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If you thought that history was all about kings and queens and political leaders, this book, which accompanied a TV series of the same name, first broadcast in 2004, will give you an alternative perspective. Tony Robinson sheds light on what he refers to as "life in the underbelly of history", telling the stories of the ordinary working men and women from different eras who toiled away behind the scenes in jobs that were dangerous, tedious, exhausting, smelly and definitely not for the squeamish.
These people never made the history books, but they were vital cogs in the wheels of society. Without them, the country would have come to a standstill. As Tony succinctly puts it: "Behind all the great men and women who made the headlines has been an unseen army doing all the really hard, dangerous and unpleasant work."
The information in the book is arranged chronologically, beginning with the Roman invasion and ending with the reign of Queen Victoria. I found this a useful format, as it meant that I could easily refer to a period of history that I had a specific interest in. It isn't a book that needs to be read in any particular order, which makes it great for dipping in and out of in a relaxed, informal way. It is written in a conversational, witty, easy-reading style. Tony is quick to point out that he isn't comfortable with the term 'social history' because of its dry, studious, statistical connotations and instead he has produced a book which manages to be both entertaining and informative, painting colourful and often graphic pictures of the people who have been rendered virtually invisible and doomed to anonymity by the pages of traditional history books.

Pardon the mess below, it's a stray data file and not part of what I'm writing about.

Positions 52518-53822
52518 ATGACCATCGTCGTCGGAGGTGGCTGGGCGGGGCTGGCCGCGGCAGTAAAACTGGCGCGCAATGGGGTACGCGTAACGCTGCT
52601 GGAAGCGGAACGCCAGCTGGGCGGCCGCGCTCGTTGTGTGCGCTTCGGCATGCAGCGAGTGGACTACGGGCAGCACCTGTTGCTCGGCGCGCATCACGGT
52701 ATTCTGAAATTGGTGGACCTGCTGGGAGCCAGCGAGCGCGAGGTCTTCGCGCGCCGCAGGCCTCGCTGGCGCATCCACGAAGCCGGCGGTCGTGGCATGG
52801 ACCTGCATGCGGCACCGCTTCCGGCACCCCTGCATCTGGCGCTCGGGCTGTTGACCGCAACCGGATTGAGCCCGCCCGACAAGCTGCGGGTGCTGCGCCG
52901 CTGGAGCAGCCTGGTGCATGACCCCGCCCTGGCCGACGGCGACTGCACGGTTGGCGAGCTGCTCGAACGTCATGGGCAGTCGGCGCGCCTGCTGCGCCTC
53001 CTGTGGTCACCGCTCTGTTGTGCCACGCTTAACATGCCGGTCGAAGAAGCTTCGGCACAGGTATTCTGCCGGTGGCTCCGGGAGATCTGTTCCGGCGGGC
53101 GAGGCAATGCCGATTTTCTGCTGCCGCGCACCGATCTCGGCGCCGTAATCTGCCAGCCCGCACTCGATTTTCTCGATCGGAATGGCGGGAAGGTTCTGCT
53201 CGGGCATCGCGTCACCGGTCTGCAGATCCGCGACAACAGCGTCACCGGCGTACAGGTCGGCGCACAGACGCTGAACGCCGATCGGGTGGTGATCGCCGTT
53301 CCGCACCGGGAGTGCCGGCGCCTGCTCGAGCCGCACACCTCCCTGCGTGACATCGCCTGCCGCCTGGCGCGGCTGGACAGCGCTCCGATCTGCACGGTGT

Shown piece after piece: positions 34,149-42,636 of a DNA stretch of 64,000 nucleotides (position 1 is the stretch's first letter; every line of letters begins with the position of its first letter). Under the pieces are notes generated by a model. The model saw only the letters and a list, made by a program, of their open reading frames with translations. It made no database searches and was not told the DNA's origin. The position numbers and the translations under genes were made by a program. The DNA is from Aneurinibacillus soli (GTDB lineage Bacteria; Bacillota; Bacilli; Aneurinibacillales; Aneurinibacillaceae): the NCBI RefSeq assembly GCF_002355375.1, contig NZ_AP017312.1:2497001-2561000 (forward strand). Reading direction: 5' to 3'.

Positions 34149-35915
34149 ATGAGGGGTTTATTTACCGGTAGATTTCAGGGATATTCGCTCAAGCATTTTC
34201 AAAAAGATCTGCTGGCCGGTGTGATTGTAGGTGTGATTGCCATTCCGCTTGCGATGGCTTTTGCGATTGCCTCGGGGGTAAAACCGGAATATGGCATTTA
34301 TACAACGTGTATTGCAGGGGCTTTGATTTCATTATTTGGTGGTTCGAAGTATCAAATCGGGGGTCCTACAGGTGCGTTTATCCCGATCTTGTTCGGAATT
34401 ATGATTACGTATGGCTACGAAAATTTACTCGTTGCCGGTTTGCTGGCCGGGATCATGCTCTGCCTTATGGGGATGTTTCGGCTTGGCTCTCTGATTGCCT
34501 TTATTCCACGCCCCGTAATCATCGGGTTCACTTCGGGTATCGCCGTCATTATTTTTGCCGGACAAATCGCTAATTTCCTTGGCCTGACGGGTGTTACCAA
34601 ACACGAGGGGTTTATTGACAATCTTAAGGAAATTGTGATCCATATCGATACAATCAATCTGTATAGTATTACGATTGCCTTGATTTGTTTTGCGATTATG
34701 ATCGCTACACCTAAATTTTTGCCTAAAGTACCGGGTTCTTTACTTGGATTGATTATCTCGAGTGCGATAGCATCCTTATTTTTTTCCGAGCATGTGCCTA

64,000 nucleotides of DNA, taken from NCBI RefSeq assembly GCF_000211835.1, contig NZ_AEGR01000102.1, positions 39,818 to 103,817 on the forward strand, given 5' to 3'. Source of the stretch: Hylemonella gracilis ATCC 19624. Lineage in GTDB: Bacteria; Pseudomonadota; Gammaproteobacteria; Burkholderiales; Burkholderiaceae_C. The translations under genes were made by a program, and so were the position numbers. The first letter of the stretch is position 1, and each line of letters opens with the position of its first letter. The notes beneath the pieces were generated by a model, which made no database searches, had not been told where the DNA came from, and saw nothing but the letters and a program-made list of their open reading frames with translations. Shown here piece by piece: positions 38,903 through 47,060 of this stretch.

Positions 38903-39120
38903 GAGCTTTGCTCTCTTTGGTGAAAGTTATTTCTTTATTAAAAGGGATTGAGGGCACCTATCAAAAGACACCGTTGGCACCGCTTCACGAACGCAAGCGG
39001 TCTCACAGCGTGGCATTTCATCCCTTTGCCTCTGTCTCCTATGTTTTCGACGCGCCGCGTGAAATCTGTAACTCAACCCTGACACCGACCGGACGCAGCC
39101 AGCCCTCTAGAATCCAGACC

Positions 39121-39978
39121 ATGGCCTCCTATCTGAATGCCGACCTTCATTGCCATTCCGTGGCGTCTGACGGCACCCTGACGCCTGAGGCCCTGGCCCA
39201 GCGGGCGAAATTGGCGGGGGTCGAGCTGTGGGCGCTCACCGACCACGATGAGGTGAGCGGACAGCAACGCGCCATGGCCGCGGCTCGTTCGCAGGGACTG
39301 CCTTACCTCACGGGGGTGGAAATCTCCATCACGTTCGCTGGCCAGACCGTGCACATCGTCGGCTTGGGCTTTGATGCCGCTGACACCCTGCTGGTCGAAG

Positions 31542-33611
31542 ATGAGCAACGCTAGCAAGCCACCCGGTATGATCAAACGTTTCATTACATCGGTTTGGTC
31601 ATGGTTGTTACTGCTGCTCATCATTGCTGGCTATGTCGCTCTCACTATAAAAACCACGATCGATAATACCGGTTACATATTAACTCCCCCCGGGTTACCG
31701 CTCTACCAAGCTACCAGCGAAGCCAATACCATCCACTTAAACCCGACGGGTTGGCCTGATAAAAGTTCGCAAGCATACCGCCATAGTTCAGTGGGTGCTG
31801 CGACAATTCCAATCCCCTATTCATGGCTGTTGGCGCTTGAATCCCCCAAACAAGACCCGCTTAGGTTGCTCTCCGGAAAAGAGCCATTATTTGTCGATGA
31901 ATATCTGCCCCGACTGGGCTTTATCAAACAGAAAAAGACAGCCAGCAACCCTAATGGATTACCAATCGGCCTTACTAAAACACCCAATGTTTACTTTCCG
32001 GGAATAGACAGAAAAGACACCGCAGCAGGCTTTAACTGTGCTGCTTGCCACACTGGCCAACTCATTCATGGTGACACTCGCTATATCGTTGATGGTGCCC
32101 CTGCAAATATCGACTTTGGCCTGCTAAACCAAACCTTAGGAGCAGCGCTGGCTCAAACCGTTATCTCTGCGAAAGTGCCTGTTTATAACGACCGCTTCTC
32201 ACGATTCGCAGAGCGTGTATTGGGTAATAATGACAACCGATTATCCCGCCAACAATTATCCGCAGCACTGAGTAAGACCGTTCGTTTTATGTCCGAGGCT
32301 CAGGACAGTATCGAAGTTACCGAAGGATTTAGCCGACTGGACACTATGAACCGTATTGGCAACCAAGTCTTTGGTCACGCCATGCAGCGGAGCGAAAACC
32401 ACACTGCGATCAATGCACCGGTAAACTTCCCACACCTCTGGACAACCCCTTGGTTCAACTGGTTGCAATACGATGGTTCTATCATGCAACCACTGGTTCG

The author has also included timelines throughout the book, which record key historical events and inventions that had a major impact on the lives of working people. This is a useful feature and enables the reader to access interesting details at a glance. There are also lots of illustrations in the form of artwork from the specific periods (and photos for the Victorian chapter) and extracts from contemporary documents. The book ends with a fun multi-choice quiz, in the form of a career guide, which will tell you which 'worst job' you are best suited to.
The Underbelly of History
As I explored this book, it certainly made me feel as if I was uncovering hidden history and that the famous names in the history books of my school days only provide part of the story. For instance, there is a section dealing with the miserable conditions endured by the men who sailed in Admiral Nelson's navy. In the Victorian section Robinson describes the hard and dangerous working conditions of the navvies who built the railways which defined the age. The book also refers to the beautiful buildings that have become part of our heritage and the little-known people who were responsible for their construction. Most of us have heard of Sir Christopher Wren, the architect who designed St Paul's Cathedral, but the name of James Thornhill is less well known. Commissioned in 1715 to paint the inside of the dome of St Paul's, he worked for 2 years at terrifying heights with ineffective scaffolding and little natural light, battling vertigo, discomfort and freezing cold conditions.